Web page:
Property prices in Iskandar Malaysia are holding steady, according to data from KGV International Property Consultants, a property valuation firm based in Johor Bahru. This is in line with data from the Malaysian National Property Information Centre and Valuation and Property Services Department, where the housing price index for Johor has remained flattish for the past year.
For residential property, it is currently operating in a two-tier market. The luxury high-rise segment is struggling and this is the segment that primarily targets Singaporeans and Malaysians working in Singapore. On the other hand, the mass market segment however is seeing robust transaction activity with price increases seen in some areas. Young Malaysians are seeking to get onto the property ladder and with a young median age in Malaysia, the demand for mass market homes is strong. Affordability, however, means that many locals can only afford to purchase homes in the RM500,000 ($163,321) to RM600,000 price range. This does not overlap the luxury high rise segment, which is now suffering and of with which the Singapore public and media tend to be more familiar. Transaction data in H1 2014 show that only 17% of property transactions in Johor were at values above the RM500,000, which is significant but not representative of the entire market.
Moving forward, the property market will be encouraged by population growth, driven by continued business investments and job creation. Iskandar Malaysia’s population has grown to an estimated 1.6 mil to 1.8 mil in 2015 from the 1.3 million in 2010. Recently, Johor has seen an influx of multinational expanding or relocating here, owing to the ease of doing business, weaker Ringgit and proximity to Singapore. Many Singapore based multinationals, unable to expand further because of the high cost and lack of options in the city state, are looking at the next best thing, which is an expansion of operations in nearby Iskandar Malaysia. Examples include Microsoft announcing that it will develop a data center in Sedenak, Coca-Cola relocating from Tuas to Iskandar Malaysia, and China’s Alibaba reportedly looking to start a logistics hub in Johor.
Fuji Oil Asia announced in September that it will build a food products plant in Iskandar Malaysia to support its long time client Hershey’s. The plant will be operational in 2016. Eternal Materials Co, a Taiwanese synthetic polymers manufacturer will be setting up a new manufacturing facility here to be operational by 2017. Italy’s Unigra announced in October that it will open a food oils and fats production facility in Johor. There have also been various announcements by Korean, Chinese, Russian, US and Japanese multinationals to set up their facilities in Johor. We also expect Q1 2016 to be a busy period as Ascendas’ Nusajaya Tech Park opens its doors and some 20 manufacturers start their operations there.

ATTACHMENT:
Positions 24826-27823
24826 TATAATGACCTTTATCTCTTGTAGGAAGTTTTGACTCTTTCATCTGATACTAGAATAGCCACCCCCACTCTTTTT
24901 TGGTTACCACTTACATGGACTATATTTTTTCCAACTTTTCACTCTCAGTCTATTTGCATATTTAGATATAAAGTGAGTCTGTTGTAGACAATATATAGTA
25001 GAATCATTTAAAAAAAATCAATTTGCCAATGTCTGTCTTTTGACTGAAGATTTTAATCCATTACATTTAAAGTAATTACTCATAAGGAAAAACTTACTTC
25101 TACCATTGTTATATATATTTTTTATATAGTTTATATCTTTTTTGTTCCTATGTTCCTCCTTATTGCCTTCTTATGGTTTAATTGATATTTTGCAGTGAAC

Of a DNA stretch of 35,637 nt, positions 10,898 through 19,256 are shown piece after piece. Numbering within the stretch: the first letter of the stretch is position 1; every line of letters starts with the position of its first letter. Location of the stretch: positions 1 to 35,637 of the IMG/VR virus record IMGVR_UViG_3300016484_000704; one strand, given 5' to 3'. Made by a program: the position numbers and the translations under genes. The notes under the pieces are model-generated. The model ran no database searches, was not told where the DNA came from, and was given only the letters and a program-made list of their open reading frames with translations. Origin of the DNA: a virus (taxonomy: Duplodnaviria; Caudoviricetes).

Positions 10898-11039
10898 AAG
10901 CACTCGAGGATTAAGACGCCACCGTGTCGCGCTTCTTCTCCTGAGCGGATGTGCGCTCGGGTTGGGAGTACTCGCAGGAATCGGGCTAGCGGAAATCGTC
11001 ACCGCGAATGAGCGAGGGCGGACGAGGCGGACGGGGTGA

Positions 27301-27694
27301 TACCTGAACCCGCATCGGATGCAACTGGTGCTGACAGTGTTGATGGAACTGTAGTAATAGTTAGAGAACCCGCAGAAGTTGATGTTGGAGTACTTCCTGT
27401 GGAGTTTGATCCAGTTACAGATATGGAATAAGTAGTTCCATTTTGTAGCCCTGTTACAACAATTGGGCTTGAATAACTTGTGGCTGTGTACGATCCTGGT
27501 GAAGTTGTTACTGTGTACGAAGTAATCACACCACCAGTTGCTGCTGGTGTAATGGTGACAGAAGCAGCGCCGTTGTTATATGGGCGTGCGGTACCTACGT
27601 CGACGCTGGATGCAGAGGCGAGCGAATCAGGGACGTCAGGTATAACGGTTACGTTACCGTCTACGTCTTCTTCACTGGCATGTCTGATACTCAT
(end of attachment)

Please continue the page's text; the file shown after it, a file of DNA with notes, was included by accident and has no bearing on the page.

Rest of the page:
It is a Buyer’s Market
The slowdown in property prices in 2015 compared to the boom years of 2013 (transactions in H1 2015 fell 14.6% in volume and 31.5% in value compared to H1 2014) is attributed to the plethora of choices that have now come onto market. Buyers today are spoilt for choice, whether in the primary or secondary markets. Property developers have become more creative in recent months in their marketing activities and more discounts are on offer. Various activities and events are happening every weekend across Johor Bahru enticing buyers to come over and see what’s on offer. Despite the slowdown, it is important to remember that many developers are still flush with cash from the earlier boom years and the risk of non-completion is low, considering that many developers in Malaysia today are in a much better financial position with relatively low gearing and low foreign debt, unlike the 1997 Asian financial crisis.
With high employment rates in Malaysia and Singapore, large scale fire sales are not expected at this point. Even in the higher end segment, many property owners are Singapore Dollar earners and have holding power. But with high household debt in Malaysia and Singapore, consumer’s ability to take on more property deals as investments is doubtful. Only demand from genuine home owners will be constant and that is where you see the mass market home segment perform in Malaysia.
The residential property market will likely remain in this stagnant tow-tier environment until there is a significant change in market conditions.
Looking for Catalysts in 2016
Optimists are looking forward to the upcoming High Speed Rail (HSR) and Rapid Transit System (RTS) announcements in 2016 to drive up market sentiment. The sites for the HSR in Singapore and Iskandar Malaysia have been identified with both Singapore’s LTA and Malaysia’s SPAD showing progress in the construction planning. The start of the physical works by the end of 2016 will give the Iskandar property market a big confidence boost.
Pessimists point to the weak global economy and political uncertainty in Malaysia as reasons to hold back. The high incoming residential supply (until 2018) in Singapore and Iskandar Malaysia also weigh upon any possibility of a quick recovery. Savvy investors may, however, consider the bad environment as the start of a bargain hunting phase and prepare themselves to take positions.
This article was prepared together with Samuel Tan of KGV International Property Consultants.